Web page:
Storage components such as soil moisture, snowpack, groundwater, and surface water are poorly known at the sub-watershed scale due to a lack of well-distributed and continuous in situ networks. To ‘predict’ Spatio-temporal change in terrestrial water storages which hydro- and land surface models are more accurate and feasible at a local scale?
I want to measure the metabolic rate and water loss in amphibians, usually frogs and salamanders, that have different life histories. And, I want to build a chamber that I can use for aquatic and terrestrial species or life stages. I want them to work for both because the idea is to take measurements in the field and the system itself is already large.
I am starting to work with physiology, so any advice for the chamber or how to measure metabolic rate is welcome. Thanks!
I would like to promote a discuss if the recent global climate changes can influences microsporogenesis, microgamatogenesis, megasporogenesis and megagametogenesis. I was wondering, based on the million years of terrestrial plant existence, if the plants can adapt the sporogenesis and gametogenesis for the possible changes in climate. Also, what is you thought about the possible plasticity in crop plants?
The goal: i want to register crop point clouds and spectral information in a plot of the field.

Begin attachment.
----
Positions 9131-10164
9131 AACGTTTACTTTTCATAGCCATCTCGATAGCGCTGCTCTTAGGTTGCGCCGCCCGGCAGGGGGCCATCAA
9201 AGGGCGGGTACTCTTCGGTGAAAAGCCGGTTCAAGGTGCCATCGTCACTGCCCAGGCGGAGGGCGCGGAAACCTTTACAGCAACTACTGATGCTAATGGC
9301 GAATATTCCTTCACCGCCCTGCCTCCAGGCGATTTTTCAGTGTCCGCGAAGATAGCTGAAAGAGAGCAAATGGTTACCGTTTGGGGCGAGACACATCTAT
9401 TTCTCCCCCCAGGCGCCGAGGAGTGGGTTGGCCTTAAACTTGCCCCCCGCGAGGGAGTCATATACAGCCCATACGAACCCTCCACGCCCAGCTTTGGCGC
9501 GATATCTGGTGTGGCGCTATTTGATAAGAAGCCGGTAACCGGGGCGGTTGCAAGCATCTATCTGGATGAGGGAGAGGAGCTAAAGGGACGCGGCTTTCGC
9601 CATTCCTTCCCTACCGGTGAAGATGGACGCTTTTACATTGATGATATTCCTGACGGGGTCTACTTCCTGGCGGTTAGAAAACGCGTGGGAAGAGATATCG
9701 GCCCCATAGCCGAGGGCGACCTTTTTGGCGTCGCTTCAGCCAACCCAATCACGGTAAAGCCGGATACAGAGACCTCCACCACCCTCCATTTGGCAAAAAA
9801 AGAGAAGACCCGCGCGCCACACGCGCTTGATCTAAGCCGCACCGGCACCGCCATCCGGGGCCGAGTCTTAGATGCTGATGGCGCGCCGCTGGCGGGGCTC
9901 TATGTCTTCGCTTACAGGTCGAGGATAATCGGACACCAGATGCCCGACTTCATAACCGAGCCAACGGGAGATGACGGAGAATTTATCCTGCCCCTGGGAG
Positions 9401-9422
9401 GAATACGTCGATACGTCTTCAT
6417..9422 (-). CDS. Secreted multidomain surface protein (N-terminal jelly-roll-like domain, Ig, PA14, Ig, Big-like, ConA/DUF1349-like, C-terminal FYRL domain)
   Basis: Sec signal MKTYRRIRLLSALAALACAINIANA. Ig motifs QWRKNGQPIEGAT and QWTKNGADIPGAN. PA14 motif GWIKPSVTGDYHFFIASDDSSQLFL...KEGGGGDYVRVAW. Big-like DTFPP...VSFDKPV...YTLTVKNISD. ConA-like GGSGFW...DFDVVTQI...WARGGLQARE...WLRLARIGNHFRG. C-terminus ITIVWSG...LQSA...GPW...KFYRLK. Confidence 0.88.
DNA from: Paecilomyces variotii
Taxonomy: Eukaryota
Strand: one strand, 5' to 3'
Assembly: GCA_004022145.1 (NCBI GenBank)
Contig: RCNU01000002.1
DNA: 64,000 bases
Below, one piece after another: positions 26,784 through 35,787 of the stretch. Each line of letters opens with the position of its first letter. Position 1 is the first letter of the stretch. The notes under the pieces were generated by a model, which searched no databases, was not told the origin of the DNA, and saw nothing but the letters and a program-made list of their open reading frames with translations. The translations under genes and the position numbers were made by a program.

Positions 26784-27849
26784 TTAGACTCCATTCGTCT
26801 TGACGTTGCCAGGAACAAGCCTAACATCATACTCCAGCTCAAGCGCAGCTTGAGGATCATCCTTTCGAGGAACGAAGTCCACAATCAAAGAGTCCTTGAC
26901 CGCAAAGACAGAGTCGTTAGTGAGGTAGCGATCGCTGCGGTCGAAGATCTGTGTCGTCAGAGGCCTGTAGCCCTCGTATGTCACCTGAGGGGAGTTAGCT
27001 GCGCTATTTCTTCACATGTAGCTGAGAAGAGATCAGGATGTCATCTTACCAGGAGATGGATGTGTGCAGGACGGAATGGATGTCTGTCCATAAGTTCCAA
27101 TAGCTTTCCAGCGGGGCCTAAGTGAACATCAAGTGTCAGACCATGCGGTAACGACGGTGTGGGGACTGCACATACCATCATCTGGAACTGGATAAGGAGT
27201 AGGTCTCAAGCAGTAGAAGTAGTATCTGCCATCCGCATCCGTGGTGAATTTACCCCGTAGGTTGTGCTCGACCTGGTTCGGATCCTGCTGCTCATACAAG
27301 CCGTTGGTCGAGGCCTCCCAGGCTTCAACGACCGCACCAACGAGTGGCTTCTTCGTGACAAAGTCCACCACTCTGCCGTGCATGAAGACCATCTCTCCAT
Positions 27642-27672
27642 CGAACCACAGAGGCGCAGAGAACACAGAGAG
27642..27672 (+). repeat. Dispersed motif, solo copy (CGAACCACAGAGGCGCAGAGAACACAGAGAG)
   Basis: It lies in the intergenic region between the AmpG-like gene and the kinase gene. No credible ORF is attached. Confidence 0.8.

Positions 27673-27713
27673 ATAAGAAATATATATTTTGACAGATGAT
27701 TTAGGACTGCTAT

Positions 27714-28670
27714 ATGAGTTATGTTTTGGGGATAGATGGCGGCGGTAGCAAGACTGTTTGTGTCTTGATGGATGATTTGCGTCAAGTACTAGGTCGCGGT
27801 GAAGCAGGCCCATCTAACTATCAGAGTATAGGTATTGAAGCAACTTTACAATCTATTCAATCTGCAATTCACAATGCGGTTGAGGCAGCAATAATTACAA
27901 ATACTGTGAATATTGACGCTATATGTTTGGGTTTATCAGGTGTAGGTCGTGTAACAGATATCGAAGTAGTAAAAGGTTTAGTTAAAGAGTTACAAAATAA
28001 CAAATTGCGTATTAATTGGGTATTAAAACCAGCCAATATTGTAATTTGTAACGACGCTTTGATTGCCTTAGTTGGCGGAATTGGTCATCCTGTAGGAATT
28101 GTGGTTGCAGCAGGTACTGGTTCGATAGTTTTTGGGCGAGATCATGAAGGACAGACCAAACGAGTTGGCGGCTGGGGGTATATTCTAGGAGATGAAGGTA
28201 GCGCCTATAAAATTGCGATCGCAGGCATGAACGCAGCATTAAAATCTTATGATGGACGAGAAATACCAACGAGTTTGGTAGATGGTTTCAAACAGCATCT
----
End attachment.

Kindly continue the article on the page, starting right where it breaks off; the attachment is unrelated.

The data detail:
1.The crop point clouds will be obtained by terrestrial Lidar (or UAV with rgb using SFM method) in a plot which is of high quality, you can see the accurate 3D structure of the crop.
2. The spectral information of crop will be obtained by UAV with Multispectral camera.
This is a field experiment, and i am a rookie in this field, I hope you can give me some suggestions, if it is some literature, it would be better.
Thank you !
Does anyone here know where to obtain estimates of paleo land areas for continents? I need data for the Cretaceous-Paleogene boundary and/or early Paleocene for each continent individually. While paleomaps are relatively easy to come by I haven't been able to find estimates for land areas although I assume such estimates exist.
I have designed an antenna to operate at 14.25 GHz( 14 to 14.5 GHz)uplink frequency of Ku band with linear polarization. what kind of application is suited for my designed antenna? and reference paper pls suggest me.
I learned from the literature that Sargassum sp. can directly secrete DOC in shallow seas, so I want to know whether large submerged plants in the lower terrestrial waters can directly release DOC, and it releases DOC what is the physiologically reason?
Global warming affects many processes in biological ecosystems. Different species of flora and fauna change their habitats and geographical areas according to climate change and specific geographical environments. Areas of occurrence of specific species, for example insects in terrestrial areas and fish and arthropods in the seas and oceans, change. Bird habitats change, so migrations of some bird species may also be subject to modification. In the situation when forest areas dry out and turn into steppes and deserts, changes in natural habitats and areas of occurrence of species change and concern simultaneously many species of flora and fauna.
Do you agree with me on the above matter?
In the context of the above issues, I am asking you the following question: